The above is a combination of high-level IT education in Ukraine, the high professional qualities of Ukrainian IT specialists, reasonable salary expectations and otherwise lower business-related expenditures than those in the USA, Canada or the majority of European countries. All of this in combination is the reason why many foreign IT businesses are opening their offices in Ukraine or moving their research and development centres to Ukraine.

In the IT sector, people are one of the most important assets (and, perhaps, even the most important one). That’s why labor law requirements and the possibilities allowed are of outmost importance for any IT business in Ukraine.

It should be noted that the Ukrainian labor law generally doesn’t offer any special treatment for IT industry (unlike, for example, tax law, where tax relief has been in place for the IT business since 2013, providing for preferential taxation with regard to VAT and income tax until at least 2023). At the same time, there are two peculiarities that are typical especially for employment relations in IT.

Firstly, there are many cases of informal employment, where employment relations between an IT company and an IT worker exist in all but name. Formally registered as private entrepreneur and cooperating with IT company under a service agreement (agreement governed by civil law rather than labor law), the IT specialist still comes to that company’s office every day from Monday to Friday, works there for at least 40 hours a week, receives equal payments each month (basically, a salary), goes on vacation and otherwise acts as a normal employee. According to certain data, private entrepreneurs account for almost 70% of all IT specialists working in Ukraine, and the above “informal employees” make up a significant (if not the major) part of them. The Ukrainian Government is not very happy about those figures, mostly because engagement by an IT company of a private entrepreneur instead of an employee results in less tax being paid to state coffers. However, the existing law doesn’t enable effective identification of “actual employment” where there is no formal one, and from time to time there are calls for changes to be made to the law and for a clear definition of what “employment” criteria actually are.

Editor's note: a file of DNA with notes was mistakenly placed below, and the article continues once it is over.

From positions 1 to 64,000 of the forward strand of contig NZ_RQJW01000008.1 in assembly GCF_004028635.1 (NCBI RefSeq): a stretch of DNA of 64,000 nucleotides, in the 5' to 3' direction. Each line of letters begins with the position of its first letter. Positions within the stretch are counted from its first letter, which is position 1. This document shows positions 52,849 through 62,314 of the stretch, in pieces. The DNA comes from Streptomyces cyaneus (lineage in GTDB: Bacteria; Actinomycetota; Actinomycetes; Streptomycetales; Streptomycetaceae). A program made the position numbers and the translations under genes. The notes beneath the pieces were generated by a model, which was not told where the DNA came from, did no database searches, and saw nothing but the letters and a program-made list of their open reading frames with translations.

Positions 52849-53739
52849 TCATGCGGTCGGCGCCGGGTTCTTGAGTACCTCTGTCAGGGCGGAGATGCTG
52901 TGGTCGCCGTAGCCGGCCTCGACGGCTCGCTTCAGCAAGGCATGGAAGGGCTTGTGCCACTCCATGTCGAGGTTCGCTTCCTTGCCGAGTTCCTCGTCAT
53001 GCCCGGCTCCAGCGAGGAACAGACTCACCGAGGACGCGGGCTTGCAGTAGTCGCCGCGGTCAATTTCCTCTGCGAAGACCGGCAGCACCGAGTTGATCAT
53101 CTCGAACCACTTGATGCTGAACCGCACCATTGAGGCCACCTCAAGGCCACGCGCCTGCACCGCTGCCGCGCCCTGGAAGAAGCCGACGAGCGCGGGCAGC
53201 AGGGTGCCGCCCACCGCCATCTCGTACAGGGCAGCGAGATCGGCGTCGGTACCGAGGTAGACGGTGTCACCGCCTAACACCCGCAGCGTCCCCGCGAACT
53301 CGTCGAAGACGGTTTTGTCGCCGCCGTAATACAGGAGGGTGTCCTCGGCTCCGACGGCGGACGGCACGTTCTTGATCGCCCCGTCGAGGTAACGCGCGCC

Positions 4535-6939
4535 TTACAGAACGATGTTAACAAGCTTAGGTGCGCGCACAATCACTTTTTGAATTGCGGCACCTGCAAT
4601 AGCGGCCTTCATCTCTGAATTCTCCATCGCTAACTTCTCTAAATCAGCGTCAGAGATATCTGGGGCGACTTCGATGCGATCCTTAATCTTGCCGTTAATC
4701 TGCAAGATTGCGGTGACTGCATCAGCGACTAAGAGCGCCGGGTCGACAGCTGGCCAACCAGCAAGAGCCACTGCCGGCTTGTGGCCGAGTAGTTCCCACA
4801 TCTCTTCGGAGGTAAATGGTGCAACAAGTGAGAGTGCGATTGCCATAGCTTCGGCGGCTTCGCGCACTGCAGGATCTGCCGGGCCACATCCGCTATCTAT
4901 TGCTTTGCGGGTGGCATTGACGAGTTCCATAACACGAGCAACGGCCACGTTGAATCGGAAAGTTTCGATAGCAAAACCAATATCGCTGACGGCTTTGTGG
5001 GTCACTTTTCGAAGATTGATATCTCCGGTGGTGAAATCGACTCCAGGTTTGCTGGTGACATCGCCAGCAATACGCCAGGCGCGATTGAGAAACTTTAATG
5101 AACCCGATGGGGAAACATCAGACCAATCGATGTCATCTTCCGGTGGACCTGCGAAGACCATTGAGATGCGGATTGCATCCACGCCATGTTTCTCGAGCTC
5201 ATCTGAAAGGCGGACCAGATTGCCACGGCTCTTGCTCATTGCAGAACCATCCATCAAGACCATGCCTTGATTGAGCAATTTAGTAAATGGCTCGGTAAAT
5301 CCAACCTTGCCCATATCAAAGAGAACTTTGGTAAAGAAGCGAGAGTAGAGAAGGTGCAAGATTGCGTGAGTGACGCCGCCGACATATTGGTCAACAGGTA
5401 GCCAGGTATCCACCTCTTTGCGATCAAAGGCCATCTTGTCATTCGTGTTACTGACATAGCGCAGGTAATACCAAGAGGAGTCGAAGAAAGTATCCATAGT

Secondly, a two or three page employment agreement, mostly repeating respective provisions of the Labor Code of Ukraine, is not enough for the IT sector, and a proper employment agreement of an IT company should be a highly-customized document dealing with IP issues, confidentiality and special benefits which an IT specialist would normally expect from his/her employer.

Therefore, formalizing the employment of an IT worker under terms and conditions that would both make all the parties involved happy and comply with the limitations of Ukrainian law can be quite a challenge, and that’s where turning to a lawyer for help is probably a good idea.


Just like any other employee, an employee of an IT company is subject to the requirements of the Labor Code of Ukraine. These include performance of an employment agreement (with the possibility of a fixed-term agreement only in limited cases), optional probation period, salary payment requirements, requirements for working hours, days-off and annual vacation, sick leave and grounds for termination of employment (in most cases these grounds would include only those specifically referred to in the Labor Code).